Jemez Mountain National Scenic Byway

Road Journals Blog—I joined a two other journalists one day and traveled about 50 minutes north of Albuquerque to explore a beautiful stretch of road that winds between mesas and red rock country. You can make this an all-day drive, stopping in at hot springs, eateries, galleries, and historic sites, or just take in the dramatic landscapes from the window of the car.

Jemez National Scenic Byway, Red Rock, image

A landscape of red rock entices photographers along the scenic byway. | Leslie Endicott

Walatowa Visitor Center The center is next to the Pueblo of Jemez (pronounced both as Hay-mess and He-mish), which is closed to nontribal members. Photos and displays of ancient ceramics tell the history of the Jemez people. This is a good place to pick up maps and to sign up for a guided hike on the Red Rock Canyon Trail across the road. Also look for local artisans exhibiting their wares outside the center and trucks selling roasted piñon nuts by the side of the road.

Jemez Springs In search of hot springs? Don a swimsuit at Giggling Springs and dip into their outdoor pool or stay inside at Jemez Springs Bath House, over 130 years old, and sink into one of their private tubs. At Los Ojos Saloon—surrounded by elk antlers, rifles, and other Western paraphernalia on the walls—you can enjoy chili rellenos with red and green salsa or a green chili cheeseburger. Afterward, stretch your legs and peruse the local galleries.

Jemez State Monument The site is the remains of a prehistoric settlement called Gisewa (or Giusewa), a village lived in by the Jemez people starting around the 1300s. You can descend a ladder into a cool kiva, a sacred underground place. A gravel path takes you past crumbling walls up to the large mission church, built with Pueblo labor in the 1620s. (575) 829-3530,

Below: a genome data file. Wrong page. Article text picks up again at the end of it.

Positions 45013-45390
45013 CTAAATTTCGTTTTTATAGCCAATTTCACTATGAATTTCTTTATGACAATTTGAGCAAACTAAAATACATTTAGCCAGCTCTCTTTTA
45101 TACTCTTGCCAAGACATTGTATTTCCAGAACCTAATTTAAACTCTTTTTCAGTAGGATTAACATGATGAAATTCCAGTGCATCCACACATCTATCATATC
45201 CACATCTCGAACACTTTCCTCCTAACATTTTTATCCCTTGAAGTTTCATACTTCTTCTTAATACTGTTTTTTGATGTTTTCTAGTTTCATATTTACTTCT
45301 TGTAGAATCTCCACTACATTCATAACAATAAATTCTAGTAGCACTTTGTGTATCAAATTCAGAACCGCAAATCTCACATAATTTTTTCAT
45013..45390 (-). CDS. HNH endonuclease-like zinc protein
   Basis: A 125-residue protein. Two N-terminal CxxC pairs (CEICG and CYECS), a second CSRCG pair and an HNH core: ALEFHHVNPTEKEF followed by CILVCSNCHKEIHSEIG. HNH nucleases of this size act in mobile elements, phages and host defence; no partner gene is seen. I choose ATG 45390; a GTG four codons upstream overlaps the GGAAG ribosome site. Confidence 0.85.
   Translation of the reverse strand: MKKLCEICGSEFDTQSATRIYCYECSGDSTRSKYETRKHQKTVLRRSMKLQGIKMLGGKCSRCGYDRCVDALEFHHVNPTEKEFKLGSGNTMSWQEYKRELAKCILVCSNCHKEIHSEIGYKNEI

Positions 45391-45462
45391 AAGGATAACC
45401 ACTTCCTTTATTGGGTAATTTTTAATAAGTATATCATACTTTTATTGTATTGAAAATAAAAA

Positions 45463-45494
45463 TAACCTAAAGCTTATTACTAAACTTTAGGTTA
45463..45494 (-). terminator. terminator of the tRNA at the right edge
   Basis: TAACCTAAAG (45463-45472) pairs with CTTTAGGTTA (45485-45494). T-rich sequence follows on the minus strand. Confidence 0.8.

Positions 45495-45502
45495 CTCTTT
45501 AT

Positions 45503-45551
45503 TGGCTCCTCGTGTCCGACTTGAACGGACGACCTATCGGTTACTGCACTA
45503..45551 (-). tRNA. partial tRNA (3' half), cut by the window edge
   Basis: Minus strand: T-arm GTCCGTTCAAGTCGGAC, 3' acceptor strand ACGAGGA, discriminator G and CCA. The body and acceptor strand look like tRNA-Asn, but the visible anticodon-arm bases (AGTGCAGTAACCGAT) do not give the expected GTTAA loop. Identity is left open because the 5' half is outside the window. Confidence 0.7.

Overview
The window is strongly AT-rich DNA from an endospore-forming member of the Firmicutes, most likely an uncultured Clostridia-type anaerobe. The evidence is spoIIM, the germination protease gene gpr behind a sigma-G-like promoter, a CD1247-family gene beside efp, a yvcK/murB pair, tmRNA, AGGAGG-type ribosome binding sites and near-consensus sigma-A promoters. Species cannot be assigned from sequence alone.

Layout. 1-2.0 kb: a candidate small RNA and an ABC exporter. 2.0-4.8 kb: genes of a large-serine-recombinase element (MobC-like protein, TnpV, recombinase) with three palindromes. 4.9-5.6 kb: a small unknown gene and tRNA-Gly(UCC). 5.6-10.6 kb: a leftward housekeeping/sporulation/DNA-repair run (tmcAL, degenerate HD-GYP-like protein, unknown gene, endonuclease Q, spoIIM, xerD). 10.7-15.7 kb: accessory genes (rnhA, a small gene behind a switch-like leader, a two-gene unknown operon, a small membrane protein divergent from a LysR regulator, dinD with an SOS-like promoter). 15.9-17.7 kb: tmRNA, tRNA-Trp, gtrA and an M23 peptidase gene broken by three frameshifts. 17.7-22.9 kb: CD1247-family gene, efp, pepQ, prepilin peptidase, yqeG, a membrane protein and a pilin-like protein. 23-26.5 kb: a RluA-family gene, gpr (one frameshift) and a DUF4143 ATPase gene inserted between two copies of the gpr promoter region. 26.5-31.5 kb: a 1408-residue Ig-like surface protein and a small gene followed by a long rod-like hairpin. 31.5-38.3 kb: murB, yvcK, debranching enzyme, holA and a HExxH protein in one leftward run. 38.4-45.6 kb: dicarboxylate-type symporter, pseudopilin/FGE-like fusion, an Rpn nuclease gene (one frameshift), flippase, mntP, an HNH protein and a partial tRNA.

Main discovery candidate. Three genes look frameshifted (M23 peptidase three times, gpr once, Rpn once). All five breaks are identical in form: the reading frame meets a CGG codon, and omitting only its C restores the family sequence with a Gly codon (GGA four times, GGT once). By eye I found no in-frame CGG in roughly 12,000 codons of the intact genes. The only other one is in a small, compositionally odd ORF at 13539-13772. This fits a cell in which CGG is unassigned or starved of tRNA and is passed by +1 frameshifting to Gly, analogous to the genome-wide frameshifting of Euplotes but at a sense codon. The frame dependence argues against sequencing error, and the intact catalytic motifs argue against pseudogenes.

Valles Caldera National Preserve, super volcano, image

The quiet meadow at Valles Caldera National Preserve gives a peaceful appearance to this super volcano. | Leslie Endicott

Valles Caldera National Preserve What looks like a bowl-shaped grassy meadow, rimmed with pines, is one of only three super volcanoes in the United States. No steam and bubbling pots, but it’s alive, nonetheless, and, for the time being, unthreatening. You can stargaze, hike, and mountain bike; bring a fishing rod for snagging trout; and carry binoculars for spotting birds, elk, turkeys, and other creatures. Note that public access is controlled, so call ahead to view this New Mexico wonder. (505) 661-3333,

What's the most scenic drive you've taken?

This blog post was first published in August 2012. Some facts may have aged gracelessly. Please call ahead to verify information.